FDIC Says Signature Bank Failed Due to Mismanagement and Risky Crypto Deposits

The US Federal Deposit Insurance Corporation (FDIC) investigation into the collapse of Signature Bank found that the main cause of its problems was “mismanagement” and risky crypto deposits.

The FDIC released its comprehensive report at Signature Bank and the reasons that led to its bankruptcy on April 28. The regulator’s review covered the period from January 1, 2019, to March 12, when regulators seized the chartered New York bank after experiencing an $18.6 billion bank run. within hours.

risky deposits

Before its collapse, Signature Bank had $110 billion in assets under management and was the 29th largest lender in the US. It experienced rapid growth between 2019 and 2021 after expanding services to crypto-related businesses.

However, the regulator found that the vast majority of Signature’s deposits were uninsured and prone to withdrawal if there were ever concerns about the bank failing, and that’s essentially what happened when two banks they considered to have a foundation collapsed. of similar clients.

“Signature’s reliance on uninsured deposits posed a risk that the Bank had to manage carefully to ensure adequate liquidity and maintain a safe and sound business.”

The FDIC said the bank’s management did not understand the inherent risks of uninsured deposits and was not prepared for the type of bank run Signature experienced. He added that almost all digital asset-related deposits at the bank were uninsured.

Essentially, the “growth of the lender outpaced the development of its risk control framework.”

The report also highlighted a number of areas where the FDIC “fell short” in its supervision of Signature Bank and needs to improve, particularly in providing timely guidance. The regulator said this was due to a shortage of available staff.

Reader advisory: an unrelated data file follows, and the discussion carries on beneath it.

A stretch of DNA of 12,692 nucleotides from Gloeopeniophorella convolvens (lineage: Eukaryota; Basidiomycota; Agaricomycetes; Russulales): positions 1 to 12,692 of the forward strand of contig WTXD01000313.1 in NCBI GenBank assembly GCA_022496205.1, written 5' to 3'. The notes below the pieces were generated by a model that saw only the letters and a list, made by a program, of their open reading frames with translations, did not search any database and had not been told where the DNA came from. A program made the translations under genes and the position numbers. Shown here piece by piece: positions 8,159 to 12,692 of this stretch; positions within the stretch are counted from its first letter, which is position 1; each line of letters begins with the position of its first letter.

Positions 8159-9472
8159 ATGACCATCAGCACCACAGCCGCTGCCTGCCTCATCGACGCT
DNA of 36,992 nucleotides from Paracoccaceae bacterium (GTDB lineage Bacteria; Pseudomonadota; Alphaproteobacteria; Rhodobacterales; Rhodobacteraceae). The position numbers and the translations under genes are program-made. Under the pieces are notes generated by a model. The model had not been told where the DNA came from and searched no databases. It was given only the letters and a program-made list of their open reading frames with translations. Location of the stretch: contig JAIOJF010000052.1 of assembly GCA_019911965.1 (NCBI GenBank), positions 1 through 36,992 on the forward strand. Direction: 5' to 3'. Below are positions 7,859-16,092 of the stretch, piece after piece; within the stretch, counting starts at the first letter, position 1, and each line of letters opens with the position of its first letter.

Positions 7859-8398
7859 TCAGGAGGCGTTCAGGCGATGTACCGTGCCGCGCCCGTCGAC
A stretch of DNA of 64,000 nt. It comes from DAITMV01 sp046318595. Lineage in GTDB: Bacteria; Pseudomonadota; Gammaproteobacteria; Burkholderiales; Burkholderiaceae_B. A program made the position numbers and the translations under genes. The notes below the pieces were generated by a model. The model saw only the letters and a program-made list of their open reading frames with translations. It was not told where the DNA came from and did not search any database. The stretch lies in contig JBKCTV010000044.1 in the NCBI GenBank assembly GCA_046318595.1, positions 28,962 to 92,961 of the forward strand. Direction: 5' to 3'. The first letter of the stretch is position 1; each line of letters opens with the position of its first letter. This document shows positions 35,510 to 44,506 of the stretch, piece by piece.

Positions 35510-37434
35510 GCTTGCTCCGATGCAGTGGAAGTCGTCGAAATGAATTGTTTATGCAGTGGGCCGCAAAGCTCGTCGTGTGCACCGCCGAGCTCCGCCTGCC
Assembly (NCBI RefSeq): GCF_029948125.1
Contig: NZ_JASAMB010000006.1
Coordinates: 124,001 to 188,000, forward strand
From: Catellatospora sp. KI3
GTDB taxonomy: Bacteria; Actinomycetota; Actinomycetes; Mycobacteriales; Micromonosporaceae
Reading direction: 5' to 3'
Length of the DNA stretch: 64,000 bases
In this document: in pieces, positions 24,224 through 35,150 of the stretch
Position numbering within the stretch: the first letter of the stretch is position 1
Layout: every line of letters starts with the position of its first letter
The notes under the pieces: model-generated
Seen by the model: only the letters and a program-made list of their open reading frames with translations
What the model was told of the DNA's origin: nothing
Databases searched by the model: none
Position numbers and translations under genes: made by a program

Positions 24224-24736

Panic in the markets

The regulator said the “immediate cause” of the lender’s collapse was a “deposit run” triggered by back-to-back failures at Silvergate Bank and Silicon Valley Bank (SVB), which were perceived as strongly connected to digital assets.

News of the collapse of the two banks caused a market panic, leading to a bank run that “was faster than any other bank run in history, except for the run that had just occurred on SVB.”

In part, the panic was caused by depositors and the media deeming Signature a “cryptobank” and linking it to the crisis at the other banks.

Signature’s liquidity controls were severely lacking and it failed to honor record withdrawal requests as it faced a nearly $4 billion cash shortfall on March 10.

The only option left to him was to obtain an emergency loan from the New York Department of Financial Services (NYDFS). However, the lender had no eligible assets to pledge for the loan, and the assets he did have required several weeks to properly review.

Meanwhile, the lender’s estimate of expected withdrawals was rising at an exponential rate, rising from $2 billion to $7.9 billion over the weekend.

Regulators subsequently decided that the best course of action was seizure as Signature was unable to satisfy and took over the bank on March 12.

Published in: presented, Regulation
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